Depression – Medications Play a Key Role in Recovery

Depresssion Medications Recovery
What is antidepressants and mood elevators?

Depression – caused by the imbalance of neurotransmitters in the brain. Therefore, medications play a key role in recovery. Thus, antidepressant or mood elevator, prescribed to patients with depression to alleviate their symptoms. Antidepressant medicine not only used for the treatment of depression. Additionally, also prescribed in other psychiatric conditions. These include anxiety disorders, social anxiety disorders, obsessive compulsive disorder (OCD), dysthymia (mild chronic depression), etc,.

The use of antidepressants is on the rise. Although, antidepressants do not cure depression, they relieve the symptoms. Andipressants come in various types. The first medication to try may not benefit. However, one must consult their doctor and find the right choice of medication/s for their condition.

Antidepressant adherence

Non-adherence to antidepressants – one of the causes of major negative consequences on health. Nonetheless, it also majorly contributes to the under treatment of anxiety and depression in maximum cases in the population. Consequently, a set of reasons why people do not comply with their therapy or treatment must be explored. Firstly, forgetting to take the medicine. Secondly, other factors that contribute to non-adherence of antidepressants include –

  1. Fear of addiction
  2. High cost of medications
  3. Fear of drug-induced sexual dysfunction
  4. Delayed onset of action of the medication
  5. Poor instructions and protocols by the doctor
  6. Fear of side effects
Benefits of Adherence

Nevertheless, adherence to the medication with proper guidance from the doctor will decrease the symptoms of depression. Thus, leading them get back to their normal life. Also, under-treatment of depression at times fatal. However, if the depression escalates, suicidal tendencies can follow. Inspite of and apart from these, suddenly stopping the medications – associated with withdrawal symptoms which can get fatal in severe cases.

Indeed, in recent times – depression – a common problem and the reason for the rise of fatalities that it causes. Thus, the importance to consult a doctor to get the condition’s diagnosis and get on the right treatment. Also, of equal importance to adhere to their therapy and abide by the guidelines.

Depression – Types and Symptoms

Depression is frequently confused with natural and circumstantial feelings of grief or sadness. However, depression is not merely a weakness. It is not something to be taken lightly. Indeed, it is quite a serious issue and can last for long periods of time. Accordingly, there are different types of depression and they could present with more than a couple of symptoms.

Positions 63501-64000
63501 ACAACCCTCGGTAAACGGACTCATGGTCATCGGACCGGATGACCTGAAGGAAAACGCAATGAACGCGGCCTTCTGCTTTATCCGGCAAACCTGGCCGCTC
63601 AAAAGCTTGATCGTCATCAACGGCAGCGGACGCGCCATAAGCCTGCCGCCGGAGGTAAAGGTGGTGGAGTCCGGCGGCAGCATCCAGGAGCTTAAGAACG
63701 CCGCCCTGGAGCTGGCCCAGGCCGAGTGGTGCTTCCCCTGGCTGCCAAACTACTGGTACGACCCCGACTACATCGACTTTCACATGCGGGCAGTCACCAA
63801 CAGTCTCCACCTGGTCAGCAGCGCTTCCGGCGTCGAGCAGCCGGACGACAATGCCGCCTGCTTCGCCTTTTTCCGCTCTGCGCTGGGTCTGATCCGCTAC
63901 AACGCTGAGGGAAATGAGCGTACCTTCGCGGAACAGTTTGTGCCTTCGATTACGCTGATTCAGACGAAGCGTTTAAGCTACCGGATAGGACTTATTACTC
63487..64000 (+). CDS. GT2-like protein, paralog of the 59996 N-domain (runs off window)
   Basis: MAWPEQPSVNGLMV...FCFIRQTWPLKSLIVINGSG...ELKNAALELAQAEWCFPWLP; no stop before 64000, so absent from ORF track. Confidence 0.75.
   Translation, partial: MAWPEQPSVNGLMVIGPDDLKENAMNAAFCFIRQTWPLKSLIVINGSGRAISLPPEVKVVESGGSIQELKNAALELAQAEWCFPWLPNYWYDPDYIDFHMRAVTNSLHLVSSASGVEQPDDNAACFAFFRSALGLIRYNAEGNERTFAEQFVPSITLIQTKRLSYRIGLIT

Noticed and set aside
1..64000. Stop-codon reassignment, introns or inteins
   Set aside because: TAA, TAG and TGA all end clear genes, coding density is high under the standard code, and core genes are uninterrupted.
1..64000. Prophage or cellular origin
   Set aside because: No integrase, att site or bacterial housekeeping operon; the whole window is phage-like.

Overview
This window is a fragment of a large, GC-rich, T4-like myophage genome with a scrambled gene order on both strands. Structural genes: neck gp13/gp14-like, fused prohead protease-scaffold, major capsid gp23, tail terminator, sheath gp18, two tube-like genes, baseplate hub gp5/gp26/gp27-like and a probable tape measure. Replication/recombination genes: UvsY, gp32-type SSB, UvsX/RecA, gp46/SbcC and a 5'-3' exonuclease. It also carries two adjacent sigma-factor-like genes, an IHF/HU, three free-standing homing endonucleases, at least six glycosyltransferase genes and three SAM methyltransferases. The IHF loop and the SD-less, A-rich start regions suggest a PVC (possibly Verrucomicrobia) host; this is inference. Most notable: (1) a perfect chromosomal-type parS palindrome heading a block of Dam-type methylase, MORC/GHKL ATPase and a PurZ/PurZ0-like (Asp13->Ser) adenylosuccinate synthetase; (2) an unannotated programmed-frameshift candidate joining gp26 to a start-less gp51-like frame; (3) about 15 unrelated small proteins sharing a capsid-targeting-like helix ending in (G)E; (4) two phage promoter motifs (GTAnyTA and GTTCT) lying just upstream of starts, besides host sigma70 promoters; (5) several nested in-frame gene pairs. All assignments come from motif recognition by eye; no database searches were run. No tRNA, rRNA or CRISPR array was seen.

In fact, depression does not merely involve feelings of hopelessness, helplessness, and worthlessness. To summarize, it is much more terrible and has a negative effect on your day-to-day functioning.

Further, there are many different types of depression. These are:

  1. Firstly, Major depression
  2. Secondly, Bipolar depression
  3. Thirdly, Psychotic depression
  4. Fourthly, Chronic depression (even dysthymia)
  5. Fifthly, Seasonal depression
  6. Sixthly, Substance-induced depression
  7. Seventhly, Postpartum depression
  8. Eighthly, Double depression
  9. Ninthly, Treatment-resistant depression
  10. Tenthly, Secondary depression
  11. Finally, Masked depression
Symptoms

First off, signs and symptoms of clinical depression vary. Secondly, they depend largely on how severe, how long lasting and how often they come into play. In addition, there are individual differences. Therefore, while some experience a few signs of depression, others experience more. Hereunder, is a list of symptoms that might indicate that you may be suffering from depression and that you might want to consult a psychiatrist:

  1. Firstly, Being sad for most parts of the day, especially in the morning
  2. Secondly, Feeling like blaming yourself unnecessarily or feeling worthless almost every day
  3. Thirdly, More inclined towards being negative
  4. Fourthly, Sleep Difficulties i.e. Loss of sleep or Excessive sleep
  5. Fifthly, Regular contemplations of death or suicide
  6. Sixthly, Significant weight gain or weight loss
  7. Seventhly, Appetite loss or overeating
  8. Eighthly, Feelings of high fatigue and low energy levels almost every day
  9. Ninthly, Inability to make decisions or impaired focus and difficulty concentrating
  10. Tenthly, Lack of interest in almost all daily activities or hobbies, including sexual activity
  11. Eleventhly, Irritability and restlessness
  12. Twelthly, Cramps, headaches and digestive problems which persist even with treatment
Causes

Although, the exact cause of depression is not yet determined, depression is supposedly caused by a combination of a number of factors:

  1. Biological differences
  2. Hormonal imbalances
  3. Brain chemistry
  4. Inherited traits or genetic disorders.
  5. Social and Psychological factors.
  6. Also, Co-morbid or Chronic Medical conditions.

And finally, 7. Treatments with certain Medications.

Tips to Prevent Migraine

Migraine

You can do a lot (tips) to prevent migraine headaches.